Maureen Amirault began trying in 2021 to arrange for the servicer of her wheelchair to repair an ill-fitted footplate. After two years of phone calls, sores and now deformed foot bones, she told a legislative task force last week that the issue remained unresolved.
Amirault, a Wethersfield resident who relies on her specialized wheelchair as a result of progressive condition, was one of several users to share their stories during a Thursday meeting of a working group tasked with addressing long delays reported by those in need of repairs for their wheelchairs.
“I have sores,” Amirault told the panel. “I haven’t been able to elevate my feet for the whole three years I’ve had my chair and also, because of the way my feet are sitting on the footplates, the bones have deformed. They’re turning inwards and I can no longer wear shoes.”
Advocates say Amirault’s story is emblematic of a larger issue within a wheelchair supply market largely controlled by two companies — National Seating and Mobility (NSM) and Numotion.
During the meeting, advocate Jonathan Sigworth presented the results of informal surveys, questioning wheelchair users about their experiences attempting to secure repairs.
Of 73 manual and power wheelchair users surveyed between last November and January, 76% said it took an average of at least one month to repair or replace equipment after they contacted their vendor. Nine respondents reported waiting longer than six months.
“These are the people we were able to get in contact with and I really believe that these stories represent a much larger number of individuals,” Sigworth said.
Amirault described making dozens of phone calls, texts and emails only to receive conflicting information about the delays. Sometimes she was bumped to the back of the line when her chair’s parts didn’t come in.
Advocates chalk much of the delays up to short staffing among technicians at the repair companies. Amirault, a Numotion customer, described the company’s techs as helpful but overworked. Sigworth told the group that a bearing replacement on his chair took several months due to difficulties getting in touch with someone at NSM.
“There was one person in the office running customer service, prior authorization, all the billing, all the scheduling for the techs,” Sigworth said. “One person was in the office, everyone else was on the road doing repairs. When you have such low level of staffing in charge of orders, verifications, of billing — these things are going to happen.”
Although the wheelchair supply companies do not generally contest that repairs often take too long, they attribute much of the issue to backlogs created by lingering supply chain hitches related to components like microchips as well as delays in receiving prior authorization from insurance companies.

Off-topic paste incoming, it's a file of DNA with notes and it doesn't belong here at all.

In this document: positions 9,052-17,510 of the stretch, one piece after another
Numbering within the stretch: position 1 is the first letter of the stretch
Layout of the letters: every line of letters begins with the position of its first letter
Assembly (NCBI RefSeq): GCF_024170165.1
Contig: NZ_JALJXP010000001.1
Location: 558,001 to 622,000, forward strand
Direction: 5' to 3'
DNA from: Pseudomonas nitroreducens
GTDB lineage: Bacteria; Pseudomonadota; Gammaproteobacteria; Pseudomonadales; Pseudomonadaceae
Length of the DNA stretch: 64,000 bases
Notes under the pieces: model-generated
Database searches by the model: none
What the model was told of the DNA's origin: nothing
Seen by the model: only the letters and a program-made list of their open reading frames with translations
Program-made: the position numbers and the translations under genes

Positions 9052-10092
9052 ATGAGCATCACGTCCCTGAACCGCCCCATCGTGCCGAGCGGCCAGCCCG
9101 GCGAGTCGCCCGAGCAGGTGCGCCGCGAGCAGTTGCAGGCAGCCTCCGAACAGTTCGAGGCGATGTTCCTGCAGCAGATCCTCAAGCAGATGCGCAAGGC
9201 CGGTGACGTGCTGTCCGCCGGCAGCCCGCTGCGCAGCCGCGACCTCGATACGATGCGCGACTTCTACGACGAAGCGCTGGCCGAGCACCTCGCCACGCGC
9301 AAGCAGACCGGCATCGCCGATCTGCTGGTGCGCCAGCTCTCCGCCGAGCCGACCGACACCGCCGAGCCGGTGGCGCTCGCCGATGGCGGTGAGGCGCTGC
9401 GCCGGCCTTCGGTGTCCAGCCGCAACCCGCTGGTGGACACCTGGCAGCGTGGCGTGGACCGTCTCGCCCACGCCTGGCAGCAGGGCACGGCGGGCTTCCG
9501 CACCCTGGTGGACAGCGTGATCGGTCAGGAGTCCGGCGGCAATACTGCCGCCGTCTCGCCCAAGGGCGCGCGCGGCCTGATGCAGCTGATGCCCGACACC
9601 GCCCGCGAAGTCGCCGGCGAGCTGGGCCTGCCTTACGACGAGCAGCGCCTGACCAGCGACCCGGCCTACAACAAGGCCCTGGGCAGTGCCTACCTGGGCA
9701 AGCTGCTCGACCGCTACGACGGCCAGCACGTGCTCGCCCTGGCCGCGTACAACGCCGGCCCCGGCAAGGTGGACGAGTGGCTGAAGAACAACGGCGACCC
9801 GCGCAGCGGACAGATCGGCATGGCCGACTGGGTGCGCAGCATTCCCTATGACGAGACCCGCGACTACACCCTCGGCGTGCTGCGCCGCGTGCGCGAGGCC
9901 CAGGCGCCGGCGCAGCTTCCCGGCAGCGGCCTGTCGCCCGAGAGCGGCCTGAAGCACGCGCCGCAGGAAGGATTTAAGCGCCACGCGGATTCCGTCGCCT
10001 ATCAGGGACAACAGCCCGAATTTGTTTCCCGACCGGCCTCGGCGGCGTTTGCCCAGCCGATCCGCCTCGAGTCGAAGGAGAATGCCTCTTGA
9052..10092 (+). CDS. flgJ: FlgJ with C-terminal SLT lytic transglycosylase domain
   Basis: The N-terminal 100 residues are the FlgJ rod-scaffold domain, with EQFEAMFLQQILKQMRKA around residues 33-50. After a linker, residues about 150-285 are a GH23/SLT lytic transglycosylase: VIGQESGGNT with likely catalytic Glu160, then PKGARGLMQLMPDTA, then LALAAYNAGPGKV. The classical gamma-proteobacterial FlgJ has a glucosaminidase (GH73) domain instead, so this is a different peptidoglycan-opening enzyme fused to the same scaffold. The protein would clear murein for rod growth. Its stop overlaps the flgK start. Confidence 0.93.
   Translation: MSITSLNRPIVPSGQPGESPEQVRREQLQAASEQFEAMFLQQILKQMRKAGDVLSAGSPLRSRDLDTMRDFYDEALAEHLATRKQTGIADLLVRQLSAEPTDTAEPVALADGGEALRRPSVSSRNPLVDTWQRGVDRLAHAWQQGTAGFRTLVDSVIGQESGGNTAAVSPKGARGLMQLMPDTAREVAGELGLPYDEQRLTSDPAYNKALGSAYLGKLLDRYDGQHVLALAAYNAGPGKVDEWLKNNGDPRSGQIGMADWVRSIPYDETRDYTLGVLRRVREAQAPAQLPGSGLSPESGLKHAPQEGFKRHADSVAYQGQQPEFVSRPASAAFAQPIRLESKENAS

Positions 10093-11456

During a meeting earlier this month, Gary Gilberti, an executive vice president for Numotion, said that the company had 14 field technicians in Connecticut and another 24 remote techs assigned to the eastern half of the U.S.
“We’re only one short of full staff, techs, at this point,” Gilberti said. “We feel like we have sufficient staff if we can get product to come through and get the ability to get some of this backlog done.”
To the extent that staffing is a problem, Wayne Grau, executive director of the National Coalition for Assistive and Rehab Technology, said that suppliers and manufacturers have had a difficult time finding qualified recruits.
“We have to be selective. We just can’t pull somebody off the street,” Grau said. “We want to make sure they’re qualified, want to make sure that they have the right temperament and everything to work with our clients.”
The Wheelchair Repair Task Force is expected to continue its work during a meeting scheduled on Thursday at 11:30 a.m. Eventually the group will make a set of policy recommendations ahead of next year’s legislative session.
During last week’s meeting, Sen. Lisa Seminara, R-Avon, suggested that members focus on adopting recommendations likely to garner enough support to make it through the legislative process.
“We can shoot for the moon, and I think we certainly will in some cases, but you need to recognize that the policy recommendations may not be — although they make all the sense in the world from a logistical standpoint — they may not pass,” she said and encourage members to consider non-legislative approaches.
Sigworth said that many fixes could be implemented immediately by the parties involved without legislation.
“The reason why shooting for the moon and legislating as much of this as possible is very important for consumers is because consumers do not have a seat at this table,” he said. “We do not have a voice in any of this policy or company decisions except if we’re running the company ourselves or through our legislators.”